A CNN poll has Arkansas Governor Mike Huckabee and former Vice Presidential nominee Governor Sarah Palin of Alaska basically tied for the early, early, early, early, lead in the race to be the GOP nominee in 2012.

Huckabee leads the poll with 32 percent, followed by Palin’s 30 percent, putting them within the poll’s 4.5 point margin for error.

Here’s how some of the others fared:

Former Massachusetts Gov. Mitt Romney is in third place in the poll, with 28 percent of those questioned saying they are very likely to support him as the GOP nominee in 2012. Romney gave up his bid for the White House in February and backed McCain.

Former House Speaker Newt Gingrich is 1 percentage point behind Romney, at 27 percent. In 2007, Gingrich flirted with making a stab at the Republican nomination but decided against jumping into the race.

Twenty-three percent said they would be very likely to support former New York Mayor Rudy Giuliani if he decides to run again. Giuliani was the front-runner in many polls in late 2007 before performing poorly in the early primaries and caucuses. He dropped out of the race for the White House in January and immediately backed McCain.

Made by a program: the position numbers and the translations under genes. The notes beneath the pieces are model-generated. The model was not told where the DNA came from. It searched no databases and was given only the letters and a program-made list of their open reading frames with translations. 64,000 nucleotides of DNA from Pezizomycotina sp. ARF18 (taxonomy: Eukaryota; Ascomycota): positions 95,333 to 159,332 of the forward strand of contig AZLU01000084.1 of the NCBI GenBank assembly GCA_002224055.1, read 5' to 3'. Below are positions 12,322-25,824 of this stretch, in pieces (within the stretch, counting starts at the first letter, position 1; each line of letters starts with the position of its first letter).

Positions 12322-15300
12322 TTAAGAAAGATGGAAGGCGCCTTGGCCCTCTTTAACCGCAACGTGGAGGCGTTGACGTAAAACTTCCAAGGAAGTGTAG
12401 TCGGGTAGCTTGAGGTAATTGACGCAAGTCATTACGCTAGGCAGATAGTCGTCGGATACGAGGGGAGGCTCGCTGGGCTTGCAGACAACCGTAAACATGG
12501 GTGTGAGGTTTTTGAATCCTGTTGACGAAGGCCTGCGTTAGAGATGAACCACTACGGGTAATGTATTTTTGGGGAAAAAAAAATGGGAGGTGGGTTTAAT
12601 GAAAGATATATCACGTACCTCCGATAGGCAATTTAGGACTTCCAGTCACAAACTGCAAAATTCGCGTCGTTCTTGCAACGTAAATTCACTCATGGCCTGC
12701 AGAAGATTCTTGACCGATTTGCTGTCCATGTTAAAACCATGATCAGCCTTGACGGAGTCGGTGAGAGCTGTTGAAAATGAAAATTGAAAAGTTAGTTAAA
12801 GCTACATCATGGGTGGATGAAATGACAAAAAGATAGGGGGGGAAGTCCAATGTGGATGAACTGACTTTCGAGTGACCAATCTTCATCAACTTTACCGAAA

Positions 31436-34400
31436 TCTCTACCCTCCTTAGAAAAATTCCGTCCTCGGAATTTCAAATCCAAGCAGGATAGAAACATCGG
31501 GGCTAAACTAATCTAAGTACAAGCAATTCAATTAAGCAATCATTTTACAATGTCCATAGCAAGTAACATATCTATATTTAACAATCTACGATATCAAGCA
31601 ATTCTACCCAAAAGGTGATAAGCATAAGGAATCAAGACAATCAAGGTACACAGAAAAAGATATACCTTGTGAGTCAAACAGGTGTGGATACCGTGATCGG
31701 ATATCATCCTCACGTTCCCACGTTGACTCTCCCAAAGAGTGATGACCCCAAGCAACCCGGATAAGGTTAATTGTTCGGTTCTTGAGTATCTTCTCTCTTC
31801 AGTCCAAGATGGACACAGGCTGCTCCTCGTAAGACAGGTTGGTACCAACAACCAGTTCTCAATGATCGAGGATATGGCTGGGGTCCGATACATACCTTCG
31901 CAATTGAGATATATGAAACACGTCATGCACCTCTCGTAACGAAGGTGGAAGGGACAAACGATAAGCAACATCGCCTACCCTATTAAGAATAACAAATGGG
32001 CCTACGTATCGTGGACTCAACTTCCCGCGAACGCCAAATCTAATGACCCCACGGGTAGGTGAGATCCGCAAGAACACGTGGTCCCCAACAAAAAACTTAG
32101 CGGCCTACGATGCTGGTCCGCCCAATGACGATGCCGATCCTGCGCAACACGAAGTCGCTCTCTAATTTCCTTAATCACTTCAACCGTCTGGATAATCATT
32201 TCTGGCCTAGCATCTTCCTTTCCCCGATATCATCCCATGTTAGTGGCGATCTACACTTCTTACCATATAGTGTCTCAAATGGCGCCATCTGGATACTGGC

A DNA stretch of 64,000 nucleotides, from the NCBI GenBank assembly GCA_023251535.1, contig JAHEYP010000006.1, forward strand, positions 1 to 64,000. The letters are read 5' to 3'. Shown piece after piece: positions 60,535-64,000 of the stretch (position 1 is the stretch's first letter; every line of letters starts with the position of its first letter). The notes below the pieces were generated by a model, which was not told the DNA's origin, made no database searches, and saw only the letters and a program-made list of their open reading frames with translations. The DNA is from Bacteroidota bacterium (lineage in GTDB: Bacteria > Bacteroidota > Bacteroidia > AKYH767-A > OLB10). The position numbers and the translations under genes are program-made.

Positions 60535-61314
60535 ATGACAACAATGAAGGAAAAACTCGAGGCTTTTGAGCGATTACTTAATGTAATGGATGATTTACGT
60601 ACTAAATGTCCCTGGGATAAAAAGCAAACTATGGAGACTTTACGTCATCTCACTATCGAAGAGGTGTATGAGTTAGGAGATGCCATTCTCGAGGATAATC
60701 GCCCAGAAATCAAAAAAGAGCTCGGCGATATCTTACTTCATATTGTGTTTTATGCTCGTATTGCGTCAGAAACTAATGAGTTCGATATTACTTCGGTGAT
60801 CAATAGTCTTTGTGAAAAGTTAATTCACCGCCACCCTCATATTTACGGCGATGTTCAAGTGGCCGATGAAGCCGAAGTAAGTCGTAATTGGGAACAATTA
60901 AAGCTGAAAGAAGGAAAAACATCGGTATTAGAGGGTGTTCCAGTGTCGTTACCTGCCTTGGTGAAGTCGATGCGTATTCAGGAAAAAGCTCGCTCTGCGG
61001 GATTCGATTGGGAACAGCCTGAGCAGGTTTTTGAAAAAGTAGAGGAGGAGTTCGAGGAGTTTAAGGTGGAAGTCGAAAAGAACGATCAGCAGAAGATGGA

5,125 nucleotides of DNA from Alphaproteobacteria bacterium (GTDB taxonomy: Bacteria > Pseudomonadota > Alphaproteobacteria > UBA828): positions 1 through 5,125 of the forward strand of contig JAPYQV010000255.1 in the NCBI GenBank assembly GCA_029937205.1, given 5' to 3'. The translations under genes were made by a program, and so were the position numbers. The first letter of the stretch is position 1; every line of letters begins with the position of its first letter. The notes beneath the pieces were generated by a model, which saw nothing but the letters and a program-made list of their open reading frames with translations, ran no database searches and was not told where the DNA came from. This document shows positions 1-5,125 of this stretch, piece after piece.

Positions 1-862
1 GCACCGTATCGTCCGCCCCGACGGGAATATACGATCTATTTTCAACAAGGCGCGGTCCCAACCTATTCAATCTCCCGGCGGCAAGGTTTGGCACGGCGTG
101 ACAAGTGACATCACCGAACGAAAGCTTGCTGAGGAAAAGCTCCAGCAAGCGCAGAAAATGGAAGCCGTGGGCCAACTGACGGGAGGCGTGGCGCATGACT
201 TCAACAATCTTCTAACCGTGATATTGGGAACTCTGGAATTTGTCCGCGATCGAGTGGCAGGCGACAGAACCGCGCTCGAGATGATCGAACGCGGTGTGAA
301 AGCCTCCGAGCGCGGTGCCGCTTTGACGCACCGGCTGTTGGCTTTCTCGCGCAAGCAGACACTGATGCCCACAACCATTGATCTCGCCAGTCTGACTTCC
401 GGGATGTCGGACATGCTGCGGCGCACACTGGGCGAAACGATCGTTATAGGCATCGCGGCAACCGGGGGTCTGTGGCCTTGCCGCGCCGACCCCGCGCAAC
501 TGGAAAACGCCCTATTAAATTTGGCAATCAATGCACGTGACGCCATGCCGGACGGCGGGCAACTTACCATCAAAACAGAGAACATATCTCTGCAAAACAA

Louisiana Gov. Bobby Jindal, who’s considered a rising star in the GOP, grabs the backing of 19 percent, with Florida Gov. Charlie Crist at 7 percent.

“Jindal and Crist are relative unknowns. The fact that they get much less support than the others is likely a function of name recognition rather than a true measure of their potential base of support,” Holland said.

A name not on that list, but one that has made some noise lately is a Bush. Jeb Bush that is.

The brother of Dubbya has made it known that he is considering a run for the seat set to be vacated by Mel Martinez in 2010. Could this be a prelude to a 2012 comeback by the least popular name in American politics today? Its doubtful, but the only family that seems more enamored than the Clinton’s with the Oval Office may well be the Bush’s.

Stay tuned.